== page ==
Deadliest Animals In The US Revealed And No, It's Not Snakes, Wolves, Or Bears

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A new study has worked out which animal is responsible for the most deaths in the US. So, what will it be: Sharks lurking off the coast of Florida? The 220-kilogram (485 pounds) grizzlies in Alaska? Rattlesnakes causing trouble in the dusty south?

Well, actually, the answer is a lot closer to home. According to the study, published in the journal Wilderness & Environmental Medicine, the deadliest animals in the US are actually farm animals, insects, and dogs. It looks like the age-old wisdom that “most accidents happen in the home” is still true, even when those accidents involve animals.

The research gathered data on the 1,610 reported animal-related fatalities between 2008 and 2015. In total, just 43 percent of fatalities, around 86 deaths a year, were caused by venomous animals.

"Importantly, most deaths are not actually due to wild animals like mountain lions, wolves, bears, sharks, etc., but are a result of deadly encounters with farm animals, anaphylaxis from bees, wasps, or hornet stings, and dog attacks," lead investigator Jared A Forrester, MD, Department of Surgery, Stanford University, said in a statement.

"So, while it is important that people recreating in the wilderness know what to do when they encounter a potentially dangerous animal, the actual risk of death is quite low."

A startling 576 people were killed in this period by "other mammals." Although this category includes a range of animals such as cats and raccoons, the study notes that “the majority of these 'other mammals' deaths occur on farms, likely as a result of encounters with farm animals.”

The second highest killers were hornets, wasps, and bees due to anaphylaxis, which killed a total of 478 people. This, the researchers note, stresses the importance of people with known bee sting allergies to always carry a portable epinephrine delivery device, ie an Epipen, with them at all times.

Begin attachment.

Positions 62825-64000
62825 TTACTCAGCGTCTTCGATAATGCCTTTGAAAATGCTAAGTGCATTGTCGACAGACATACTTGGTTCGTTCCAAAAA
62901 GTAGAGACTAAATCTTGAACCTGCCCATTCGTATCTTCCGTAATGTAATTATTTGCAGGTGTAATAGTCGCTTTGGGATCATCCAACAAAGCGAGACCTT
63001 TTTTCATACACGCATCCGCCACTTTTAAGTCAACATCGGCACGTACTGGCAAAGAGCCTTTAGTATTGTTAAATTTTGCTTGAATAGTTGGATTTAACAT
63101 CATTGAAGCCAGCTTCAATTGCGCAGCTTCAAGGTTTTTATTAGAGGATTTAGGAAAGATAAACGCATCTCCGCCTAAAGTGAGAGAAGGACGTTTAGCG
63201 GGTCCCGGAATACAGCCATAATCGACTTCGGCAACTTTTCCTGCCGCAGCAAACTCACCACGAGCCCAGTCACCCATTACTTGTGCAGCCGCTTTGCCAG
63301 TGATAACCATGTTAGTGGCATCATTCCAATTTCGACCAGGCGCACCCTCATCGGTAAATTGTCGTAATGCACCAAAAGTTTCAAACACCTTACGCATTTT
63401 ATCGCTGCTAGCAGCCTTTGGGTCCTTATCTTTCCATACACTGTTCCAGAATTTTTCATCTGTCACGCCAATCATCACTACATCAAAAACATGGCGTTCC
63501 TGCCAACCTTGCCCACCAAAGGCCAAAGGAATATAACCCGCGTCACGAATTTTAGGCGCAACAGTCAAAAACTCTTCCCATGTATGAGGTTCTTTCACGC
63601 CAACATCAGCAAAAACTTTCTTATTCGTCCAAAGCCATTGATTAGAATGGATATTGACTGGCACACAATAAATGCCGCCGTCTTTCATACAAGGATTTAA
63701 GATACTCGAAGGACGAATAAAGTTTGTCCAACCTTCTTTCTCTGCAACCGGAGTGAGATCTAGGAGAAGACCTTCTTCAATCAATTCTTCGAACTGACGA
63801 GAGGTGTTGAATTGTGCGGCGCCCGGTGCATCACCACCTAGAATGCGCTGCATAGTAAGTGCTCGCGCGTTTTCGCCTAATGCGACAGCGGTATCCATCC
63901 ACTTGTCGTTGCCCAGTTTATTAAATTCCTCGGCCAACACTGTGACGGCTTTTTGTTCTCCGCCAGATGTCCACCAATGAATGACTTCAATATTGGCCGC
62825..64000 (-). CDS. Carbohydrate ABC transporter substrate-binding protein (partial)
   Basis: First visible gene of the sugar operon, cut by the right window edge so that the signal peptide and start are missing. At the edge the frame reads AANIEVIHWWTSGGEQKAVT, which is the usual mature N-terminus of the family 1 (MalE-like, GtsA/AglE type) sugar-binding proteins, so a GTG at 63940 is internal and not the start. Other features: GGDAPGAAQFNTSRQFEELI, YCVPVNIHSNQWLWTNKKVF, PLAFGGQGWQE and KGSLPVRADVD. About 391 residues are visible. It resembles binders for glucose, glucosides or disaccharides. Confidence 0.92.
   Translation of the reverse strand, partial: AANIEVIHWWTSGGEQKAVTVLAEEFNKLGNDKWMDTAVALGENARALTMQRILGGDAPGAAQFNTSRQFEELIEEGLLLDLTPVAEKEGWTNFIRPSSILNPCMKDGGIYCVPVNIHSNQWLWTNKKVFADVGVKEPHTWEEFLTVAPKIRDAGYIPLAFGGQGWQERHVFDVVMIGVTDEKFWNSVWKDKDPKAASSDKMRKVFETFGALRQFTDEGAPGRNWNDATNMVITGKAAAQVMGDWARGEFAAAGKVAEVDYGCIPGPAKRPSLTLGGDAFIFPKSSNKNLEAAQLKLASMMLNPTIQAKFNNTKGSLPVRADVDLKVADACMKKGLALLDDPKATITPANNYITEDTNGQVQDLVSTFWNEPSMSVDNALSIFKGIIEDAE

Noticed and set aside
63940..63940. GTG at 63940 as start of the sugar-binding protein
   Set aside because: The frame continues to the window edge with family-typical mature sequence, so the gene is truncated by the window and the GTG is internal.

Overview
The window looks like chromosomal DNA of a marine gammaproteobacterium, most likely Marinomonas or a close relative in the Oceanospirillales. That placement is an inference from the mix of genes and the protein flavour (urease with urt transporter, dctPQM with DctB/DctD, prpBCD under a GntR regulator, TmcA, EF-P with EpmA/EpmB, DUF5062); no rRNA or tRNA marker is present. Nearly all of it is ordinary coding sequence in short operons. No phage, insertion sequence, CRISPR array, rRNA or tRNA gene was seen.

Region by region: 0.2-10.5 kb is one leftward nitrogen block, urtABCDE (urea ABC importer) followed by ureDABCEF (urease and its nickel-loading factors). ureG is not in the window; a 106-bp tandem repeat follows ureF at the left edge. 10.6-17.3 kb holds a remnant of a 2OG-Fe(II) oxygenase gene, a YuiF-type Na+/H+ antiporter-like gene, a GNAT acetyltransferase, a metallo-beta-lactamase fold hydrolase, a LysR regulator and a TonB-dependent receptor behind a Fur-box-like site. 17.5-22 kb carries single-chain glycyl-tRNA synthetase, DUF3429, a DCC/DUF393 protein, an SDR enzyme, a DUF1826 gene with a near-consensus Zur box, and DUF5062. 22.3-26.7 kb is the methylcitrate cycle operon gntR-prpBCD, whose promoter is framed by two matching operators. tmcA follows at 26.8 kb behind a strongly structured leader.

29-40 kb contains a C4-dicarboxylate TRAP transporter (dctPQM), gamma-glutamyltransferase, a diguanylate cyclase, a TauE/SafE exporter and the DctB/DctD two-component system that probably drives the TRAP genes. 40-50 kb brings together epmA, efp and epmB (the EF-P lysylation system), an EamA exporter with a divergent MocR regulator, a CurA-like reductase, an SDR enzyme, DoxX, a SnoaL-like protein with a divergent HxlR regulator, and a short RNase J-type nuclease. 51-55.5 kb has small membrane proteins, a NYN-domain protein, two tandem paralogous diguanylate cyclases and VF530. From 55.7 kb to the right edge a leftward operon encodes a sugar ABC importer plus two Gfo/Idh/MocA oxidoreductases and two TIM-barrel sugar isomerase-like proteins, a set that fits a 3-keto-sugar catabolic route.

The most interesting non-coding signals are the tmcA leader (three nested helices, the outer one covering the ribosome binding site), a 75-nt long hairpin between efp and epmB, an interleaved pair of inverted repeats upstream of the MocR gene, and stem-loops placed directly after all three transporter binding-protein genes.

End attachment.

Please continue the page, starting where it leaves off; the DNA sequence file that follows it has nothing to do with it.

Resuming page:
Man’s best friend, the dog, was third in the ranks, accounting for 272 deaths within the seven-year period. Most of these deaths involved young children, according to Dr Forrester: "The burden of fatality upon young children after dog encounters remains troubling. These are preventable deaths."

Not all animals are out to get us, however. Rats and venomous marine animals didn’t kill a single person in the whole 7-year period. Crocodiles and alligators killed just one person, scorpions killed two, and other reptiles killed one. Marine animals, which includes sharks and other marine mammals such as whales, killed a mere 13 people, less than 2 people a year. Which just goes to show Jaws-related hysteria surrounding sharks is ridiculous, plus the fact that humans kill over 273 million sharks every year.

This researcher was a follow-up to their previous study covering the period 1999-2007. Comparing both sets of data they discovered that despite most animal deaths being preventable, mortality rates haven't decreased. Apparently, we'll never learn.

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